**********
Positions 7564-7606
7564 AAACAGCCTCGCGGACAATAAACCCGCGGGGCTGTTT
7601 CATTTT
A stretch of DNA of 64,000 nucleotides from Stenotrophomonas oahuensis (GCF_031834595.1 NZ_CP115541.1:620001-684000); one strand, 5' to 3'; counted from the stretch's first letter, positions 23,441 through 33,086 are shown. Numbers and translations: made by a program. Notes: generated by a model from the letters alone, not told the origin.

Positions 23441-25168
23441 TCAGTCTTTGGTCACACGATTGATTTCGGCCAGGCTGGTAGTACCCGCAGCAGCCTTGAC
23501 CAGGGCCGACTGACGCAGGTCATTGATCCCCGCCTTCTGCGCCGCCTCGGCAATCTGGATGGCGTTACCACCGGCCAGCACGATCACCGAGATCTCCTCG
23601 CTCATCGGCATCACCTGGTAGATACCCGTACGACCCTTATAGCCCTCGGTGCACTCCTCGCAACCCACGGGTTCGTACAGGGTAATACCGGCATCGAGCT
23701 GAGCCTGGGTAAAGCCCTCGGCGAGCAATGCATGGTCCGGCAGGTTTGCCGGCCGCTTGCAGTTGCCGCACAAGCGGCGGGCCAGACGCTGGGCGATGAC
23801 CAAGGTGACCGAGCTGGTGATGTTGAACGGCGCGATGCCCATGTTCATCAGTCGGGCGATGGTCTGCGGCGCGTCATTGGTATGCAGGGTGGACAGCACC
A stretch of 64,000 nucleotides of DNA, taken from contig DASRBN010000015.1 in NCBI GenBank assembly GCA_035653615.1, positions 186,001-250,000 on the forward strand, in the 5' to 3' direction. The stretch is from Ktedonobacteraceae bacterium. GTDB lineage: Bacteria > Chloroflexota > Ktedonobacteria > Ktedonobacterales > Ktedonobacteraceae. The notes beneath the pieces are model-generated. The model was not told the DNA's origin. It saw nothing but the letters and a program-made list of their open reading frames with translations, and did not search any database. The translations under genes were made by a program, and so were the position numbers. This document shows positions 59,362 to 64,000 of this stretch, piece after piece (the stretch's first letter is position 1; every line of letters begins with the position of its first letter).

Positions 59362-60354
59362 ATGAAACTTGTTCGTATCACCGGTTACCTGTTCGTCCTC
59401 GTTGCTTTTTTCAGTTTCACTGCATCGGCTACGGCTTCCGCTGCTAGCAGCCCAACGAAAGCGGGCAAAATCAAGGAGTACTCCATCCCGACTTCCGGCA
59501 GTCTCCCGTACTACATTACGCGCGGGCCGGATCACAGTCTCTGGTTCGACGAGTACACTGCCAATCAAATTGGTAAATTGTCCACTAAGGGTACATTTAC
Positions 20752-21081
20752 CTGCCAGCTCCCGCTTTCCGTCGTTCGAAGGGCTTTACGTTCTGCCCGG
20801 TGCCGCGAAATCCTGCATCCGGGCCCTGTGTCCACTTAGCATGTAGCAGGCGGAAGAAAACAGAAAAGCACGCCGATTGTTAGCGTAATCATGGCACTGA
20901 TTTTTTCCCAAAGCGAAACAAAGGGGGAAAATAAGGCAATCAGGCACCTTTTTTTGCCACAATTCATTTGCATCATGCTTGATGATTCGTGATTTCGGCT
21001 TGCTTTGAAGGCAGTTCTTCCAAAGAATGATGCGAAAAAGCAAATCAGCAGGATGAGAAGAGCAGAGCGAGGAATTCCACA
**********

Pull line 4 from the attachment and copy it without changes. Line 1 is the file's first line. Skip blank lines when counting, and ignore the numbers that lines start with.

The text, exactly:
A stretch of DNA of 64,000 nucleotides from Stenotrophomonas oahuensis (GCF_031834595.1 NZ_CP115541.1:620001-684000); one strand, 5' to 3'; counted from the stretch's first letter, positions 23,441 through 33,086 are shown. Numbers and translations: made by a program. Notes: generated by a model from the letters alone, not told the origin.